However, by last month, January 2017, prices had soared right back up to 44.75p a litre.

So in two and a half years, we've seen the price of 2,000 litres of oil start at £1,008, drop to less than half at just under £500, and then almost double again in a year, up to £940. Talk about a moving target!

As you might guess given the size of the bills, I'm pretty keen on cutting the cost of our oil.
Just like most household bills, you can cut your cost in two ways:
- using less
- paying less for what you use

This post talks about how to pay less for heating oil, and I'm hoping write a separate post about how to use less in the first place.

Here are my six top tips on how to cut the cost of heating oil:


1. Don't leave it till the last moment


Ordering oil is a nerve-wracking process, if you're hanging on to delay a big bill, or hoping that prices might fall.
However, running out of oil is no fun and no-one wants to risk sludgey stuff from the bottom of the tank oozing into your boiler and causing chaos.
You can also get stung financially if you have to order oil in a hurry, rather than being able to wait a couple of weeks.
For example, when I got a quote from BoilerJuice, an oil comparison site, in January, it quoted 44.58p per litre - provided I could wait for two weeks.
The price for an emergency next day delivery soared to 50.56p, adding an extra £125 to the cost of 2,000 litres. Today, it's saying I couldn't get any oil for five days at the earliest, as their suppliers are too busy to make emergency deliveries.
So the main message is: save money by ordering in advance.

2. Watch out for the weather


On top of all the global factors affecting oil prices, local weather can also have a big impact.
If it suddenly turns chilly, and everyone fires up their boiler and discovers they need more oil, then prices can rise and delivery times can lengthen.
In the past, it tended to be a good plan to stock up in summer, and avoid for example a rush just before Christmas. I'm slightly wary of this advice, as by the end of 2015 prices were lower than during the summer, but then last year a summer delivery would indeed have been cheaper.
Fundamentally it all depends on the size of your oil tank. If it's already full, you can't add any more!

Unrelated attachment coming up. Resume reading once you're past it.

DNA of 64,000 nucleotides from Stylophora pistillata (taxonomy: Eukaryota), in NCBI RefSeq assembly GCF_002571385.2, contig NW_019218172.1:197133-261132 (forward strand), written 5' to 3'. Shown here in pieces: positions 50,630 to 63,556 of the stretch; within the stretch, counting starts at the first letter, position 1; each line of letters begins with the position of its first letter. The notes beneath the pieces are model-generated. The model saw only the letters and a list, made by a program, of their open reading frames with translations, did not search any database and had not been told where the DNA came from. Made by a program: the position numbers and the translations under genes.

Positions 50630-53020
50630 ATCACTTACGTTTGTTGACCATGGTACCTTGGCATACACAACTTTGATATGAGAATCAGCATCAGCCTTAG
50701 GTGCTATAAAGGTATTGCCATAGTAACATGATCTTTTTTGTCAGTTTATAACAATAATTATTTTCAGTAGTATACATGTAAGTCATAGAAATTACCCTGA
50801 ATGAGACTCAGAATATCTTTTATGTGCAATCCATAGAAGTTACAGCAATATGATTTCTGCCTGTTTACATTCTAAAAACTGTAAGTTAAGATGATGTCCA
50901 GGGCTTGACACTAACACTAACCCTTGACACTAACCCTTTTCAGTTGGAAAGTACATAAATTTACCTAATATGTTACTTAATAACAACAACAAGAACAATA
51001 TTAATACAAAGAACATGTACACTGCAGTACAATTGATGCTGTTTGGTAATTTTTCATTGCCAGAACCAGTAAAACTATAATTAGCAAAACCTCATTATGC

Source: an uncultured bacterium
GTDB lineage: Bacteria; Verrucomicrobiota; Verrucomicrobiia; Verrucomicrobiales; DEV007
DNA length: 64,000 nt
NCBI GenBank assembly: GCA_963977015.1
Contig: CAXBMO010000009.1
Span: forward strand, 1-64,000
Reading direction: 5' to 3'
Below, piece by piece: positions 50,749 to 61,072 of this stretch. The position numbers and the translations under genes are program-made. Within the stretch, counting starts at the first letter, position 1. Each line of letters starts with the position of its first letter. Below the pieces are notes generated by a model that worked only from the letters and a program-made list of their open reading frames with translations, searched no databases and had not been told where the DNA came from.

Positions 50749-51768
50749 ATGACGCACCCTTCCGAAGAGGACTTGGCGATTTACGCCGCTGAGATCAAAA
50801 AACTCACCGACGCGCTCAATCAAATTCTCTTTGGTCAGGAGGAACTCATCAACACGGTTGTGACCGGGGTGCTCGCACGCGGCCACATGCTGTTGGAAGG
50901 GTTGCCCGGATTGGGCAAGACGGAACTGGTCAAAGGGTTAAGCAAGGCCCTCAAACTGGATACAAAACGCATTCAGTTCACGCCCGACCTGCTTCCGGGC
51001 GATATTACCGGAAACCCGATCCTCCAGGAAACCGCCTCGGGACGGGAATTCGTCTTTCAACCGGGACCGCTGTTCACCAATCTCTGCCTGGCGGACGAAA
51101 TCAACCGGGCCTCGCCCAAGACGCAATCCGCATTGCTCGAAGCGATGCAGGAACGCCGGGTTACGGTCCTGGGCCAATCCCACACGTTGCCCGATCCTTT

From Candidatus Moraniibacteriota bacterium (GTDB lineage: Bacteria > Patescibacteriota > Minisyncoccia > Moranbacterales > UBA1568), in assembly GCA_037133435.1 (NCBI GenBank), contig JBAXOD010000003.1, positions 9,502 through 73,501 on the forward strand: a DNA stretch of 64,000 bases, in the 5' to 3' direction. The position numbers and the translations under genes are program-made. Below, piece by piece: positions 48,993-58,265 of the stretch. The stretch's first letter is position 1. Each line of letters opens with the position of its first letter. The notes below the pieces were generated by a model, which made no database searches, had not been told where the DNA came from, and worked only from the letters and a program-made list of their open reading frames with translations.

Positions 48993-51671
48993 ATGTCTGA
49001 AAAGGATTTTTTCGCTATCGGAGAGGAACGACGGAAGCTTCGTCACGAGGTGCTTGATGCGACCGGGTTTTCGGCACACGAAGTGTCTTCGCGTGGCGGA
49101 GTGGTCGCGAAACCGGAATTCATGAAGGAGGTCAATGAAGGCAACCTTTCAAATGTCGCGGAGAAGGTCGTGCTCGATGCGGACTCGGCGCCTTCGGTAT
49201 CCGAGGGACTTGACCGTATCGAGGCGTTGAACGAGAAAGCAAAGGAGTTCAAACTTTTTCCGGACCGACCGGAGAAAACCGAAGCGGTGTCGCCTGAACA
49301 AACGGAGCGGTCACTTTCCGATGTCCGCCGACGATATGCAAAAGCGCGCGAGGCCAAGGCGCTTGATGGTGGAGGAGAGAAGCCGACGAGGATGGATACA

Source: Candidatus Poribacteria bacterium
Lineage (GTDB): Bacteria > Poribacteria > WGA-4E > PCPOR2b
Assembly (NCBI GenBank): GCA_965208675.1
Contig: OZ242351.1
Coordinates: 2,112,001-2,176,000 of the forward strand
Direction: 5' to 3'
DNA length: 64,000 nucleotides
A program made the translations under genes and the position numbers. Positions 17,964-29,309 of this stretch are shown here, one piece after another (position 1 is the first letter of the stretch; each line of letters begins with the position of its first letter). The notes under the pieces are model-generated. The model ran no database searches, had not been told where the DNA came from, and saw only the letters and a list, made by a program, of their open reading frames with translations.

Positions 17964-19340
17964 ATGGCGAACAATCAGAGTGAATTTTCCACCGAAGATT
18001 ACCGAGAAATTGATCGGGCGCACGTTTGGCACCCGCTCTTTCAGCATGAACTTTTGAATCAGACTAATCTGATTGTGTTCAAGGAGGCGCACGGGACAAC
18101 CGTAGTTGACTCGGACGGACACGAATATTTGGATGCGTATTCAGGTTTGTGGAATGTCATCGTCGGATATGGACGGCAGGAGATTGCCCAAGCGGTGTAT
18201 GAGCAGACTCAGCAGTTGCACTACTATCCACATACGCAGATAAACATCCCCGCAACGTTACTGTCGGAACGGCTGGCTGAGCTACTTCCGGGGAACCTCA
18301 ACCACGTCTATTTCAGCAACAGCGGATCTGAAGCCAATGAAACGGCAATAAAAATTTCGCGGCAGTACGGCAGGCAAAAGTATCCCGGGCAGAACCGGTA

3. Buy in bulk


The minimum order for heating oil is typically 500 litres, but if you buy bigger quantities you can typically get a better (read cheaper) price per litre.
We have a pretty big tank, so I tend to hang on until I can order about 2,000 litres a time.
The alternative is to club together with other people to benefit from a bigger order.
BoilerJuice, the comparison website I mentioned, will pass on savings if it can include your delivery in a larger group order.
I also recommend checking if there is an oil club in your area, so you can join a bulk order.
I signed up for free with The Oil Club, and get emailed once a week with the rates for the snappily named "Hadleigh, Lower Layham and Raydon Heating Oil Club". Typically, the oil club prices are pretty low, but you do need to allow up to a fortnight after the email for the oil to arrive. Miss the Monday midday deadline for ordering, and you could delay your delivery for an extra week.

4. Compare quotes


In addition to the comparison sites, I ecommend getting quotes from a few local suppliers.
You don't even have to wait to ring during working hours, as many of the bigger companies will email a quote after you've plugged your details into the website.
I tracked down suppliers by googling "heating oil Suffolk", but you can also get a list of accredited suppliers from the Federation of Petroleum Suppliers

5. Start bargaining


This is the part I like least.
If you want to shave off some cash, start ringing round suppliers, asking if they can beat the lowest quote you've had elsewhere.
Heating oil companies seem to be used to people asking for a better deal, so there's no harm in trying.
I find that if I ask for a quote online, some of the companies then ring me the next morning, which can be a great time to say "Oh, I was quoted a lower price of xp per litre by another company, what can you do?".
I keep in mind that every half pence off the price of oil saves me £10.50 when ordering 2,000 litres. On occasion I've been willing to pay a bit higher to a local company, Goff Petroleum, knowing that they will deliver quicker than if I have to wait for the Oil Club. Goff is also willing to fill up the tank, rather than delivering a fixed amount based on me staring at a transparent tube and guessing.
Alternatively, the heating oil comparison sites like BoilerJuice and Fuel Tool suggest that you save time, effort and energy by ordering from them rather than ringing round and getting your own quotes.

6. Beware of payment plans


The downsides of ordering a tankfull of oil each time are a) big bills and b) the forking out for a big bill, only to see prices plummet afterwards.
Instead, some oil suppliers offer payment plans, where you sign up for a regular monthly direct debt designed to cover the annual cost of your oil.
However, you are then tied in to buying oil from that particular supplier - who may not offer the cheapest prices in future.